Potential conflict of interest: Nothing to report.
Diagnostic utility of chromosome 17 and p16 abnormalities in fluorescence in situ hybridization tests in primary sclerosing cholangitis†
Article first published online: 25 JUN 2010
Copyright © 2010 American Association for the Study of Liver Diseases
Volume 52, Issue 1, pages 393–394, July 2010
How to Cite
Stein, L. L., Gonda, T. A., Stevens, P. D. and Brown, R. S. (2010), Diagnostic utility of chromosome 17 and p16 abnormalities in fluorescence in situ hybridization tests in primary sclerosing cholangitis. Hepatology, 52: 393–394. doi: 10.1002/hep.23698
- Issue published online: 25 JUN 2010
- Article first published online: 25 JUN 2010
- Manuscript Received: 24 MAR 2010
- Manuscript Accepted: 24 MAR 2010
To the Editor:
We read with great interest the article by Bangarulingam et al. regarding the long-term outcomes of positive fluorescence in situ hybridization (FISH) in patients with primary sclerosing cholangitis (PSC).1 We applaud the authors for applying bile duct cytology and FISH to a large cohort of patients with PSC to better characterize the long-term outcomes. The authors used Vysis UroVysion, a commercially available kit that was approved by the U.S. Food and Drug Administration in 2005 for use in the initial diagnosis of bladder cancer in patients with hematuria.2 This probe set has since been applied to detect chromosomal abnormalities in various body sites including the detection of malignancies in biliary strictures.1, 3-7 The UroVysion kit allows for the simultaneous testing of numeric aberrations, or aneusomy, of chromosome 3 (CEP3), chromosome 7 (CEP7), and chromosome 17 (CEP17), as well as band 9p21 (P16/CDKN2A) deletions.
Unfortunately, the authors provide no information on the results of CEP17 and p16 abnormalities in their cohort. We view the omission of the CEP17 and p16 results as a potential lost opportunity. In histology specimens, p16 inactivation has been shown to be common in PSC-associated cholangiocarcinoma (CCA) with 90% showing the loss of one allele which correlated with the loss of p16 expression in 57% of CCAs.8 Functional point mutations in the p16 promoter likely contribute to the initiation and progression of PSC-associated CCA.9 Using FISH, it was reported that four of six PSC-associated CCAs had CEP3, CEP7, and CEP17 aneusomy.5 The two CCAs that did not have aneusomy had p16 deletions.5 In addition, 64% of CCAs had CEP17 aneusomy, compared to 82% and 77% with aneusomy of CEP3 and CEP7, respectively.5 It appears that CEP17 aneusomy and p16 deletions may be more common in PSC-associated CCA than the authors report.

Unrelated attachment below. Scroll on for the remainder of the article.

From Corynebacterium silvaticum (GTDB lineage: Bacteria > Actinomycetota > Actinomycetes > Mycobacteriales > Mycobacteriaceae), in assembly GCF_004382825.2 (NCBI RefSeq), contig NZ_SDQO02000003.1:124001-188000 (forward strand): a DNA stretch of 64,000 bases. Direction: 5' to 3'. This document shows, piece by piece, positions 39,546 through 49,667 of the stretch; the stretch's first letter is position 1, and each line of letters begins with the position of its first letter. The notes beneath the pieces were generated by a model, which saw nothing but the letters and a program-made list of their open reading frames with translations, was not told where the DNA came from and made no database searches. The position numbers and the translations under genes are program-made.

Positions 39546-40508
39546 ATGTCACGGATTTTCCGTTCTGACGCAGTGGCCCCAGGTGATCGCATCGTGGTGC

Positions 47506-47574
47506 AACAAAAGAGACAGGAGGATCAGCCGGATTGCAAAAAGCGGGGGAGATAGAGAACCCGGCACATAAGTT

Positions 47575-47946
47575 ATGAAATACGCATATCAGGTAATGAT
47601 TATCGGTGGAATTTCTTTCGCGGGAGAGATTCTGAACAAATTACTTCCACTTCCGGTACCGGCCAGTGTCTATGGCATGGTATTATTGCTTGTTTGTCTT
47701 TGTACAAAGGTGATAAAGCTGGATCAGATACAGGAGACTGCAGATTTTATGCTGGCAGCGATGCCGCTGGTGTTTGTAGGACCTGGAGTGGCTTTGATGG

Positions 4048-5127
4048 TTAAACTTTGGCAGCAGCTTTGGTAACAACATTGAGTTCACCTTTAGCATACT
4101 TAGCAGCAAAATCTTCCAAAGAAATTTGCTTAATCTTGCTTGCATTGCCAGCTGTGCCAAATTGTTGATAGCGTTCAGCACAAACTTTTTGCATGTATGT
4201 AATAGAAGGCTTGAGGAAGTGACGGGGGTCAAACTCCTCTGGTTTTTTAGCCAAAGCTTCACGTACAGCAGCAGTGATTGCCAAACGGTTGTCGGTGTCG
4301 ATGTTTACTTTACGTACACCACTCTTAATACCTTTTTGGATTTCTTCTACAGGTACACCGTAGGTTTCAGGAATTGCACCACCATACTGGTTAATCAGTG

Since 2008, our liver program has adopted the use of FISH in addition to cytology in the diagnosis of indeterminate strictures and PSC-associated dominant strictures (n = 56). In our initial series, 12 tissue-proven CCAs were identified, of which 9 had nondiagnostic cytology.10 As reported previously, CEP3 and CEP7 aneusomy were most commonly seen in CCA (7 of 12 CCAs). Among CCA cases with positive FISH and negative cytology, we found that CEP17 aneusomy was present in 75% and p16 deletions were seen in 50%. Among the cases that had a p16 deletion (homozygous or heterozygous), nearly half of the cases (5 of 9) had no other chromosomal changes. Based on our experience and previously published data, we believe that the inclusion of CEP17 and p16 status may have significant additional diagnostic importance.
After reviewing their published data, we agree with the author's conclusion that FISH is inadequate to be used as a CCA screening modality in unselected patients with PSC, but may have a role in patients with a clinical or laboratory suspicion for PSC-associated dominant strictures. However, we question if their conclusion would have changed with the inclusion of CEP17 aneusomy and/or p16 deletions. Because these results are currently available to the authors for all patients, we ask that they reconsider the exclusion of this data from interpretation.
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- 9p16INK4a promoter mutations are frequent in primary sclerosing cholangitis (PSC) and PSC-associated cholangiocarcinoma. Gastroenterology 2002; 123: 1090-1098., , , .
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Lance L. Stein M.D.*, Tamas A. Gonda M.D., Peter D. Stevens, Robert S. Brown Jr. M.D., M.P.H.*, * Department of Medicine, Center for Liver Disease and Transplantation, Columbia University College of Physicians and Surgeons, New York, NY, Department of Medicine, Division of Gastroenterology, Columbia University College of Physicians and Surgeons, New York, NY.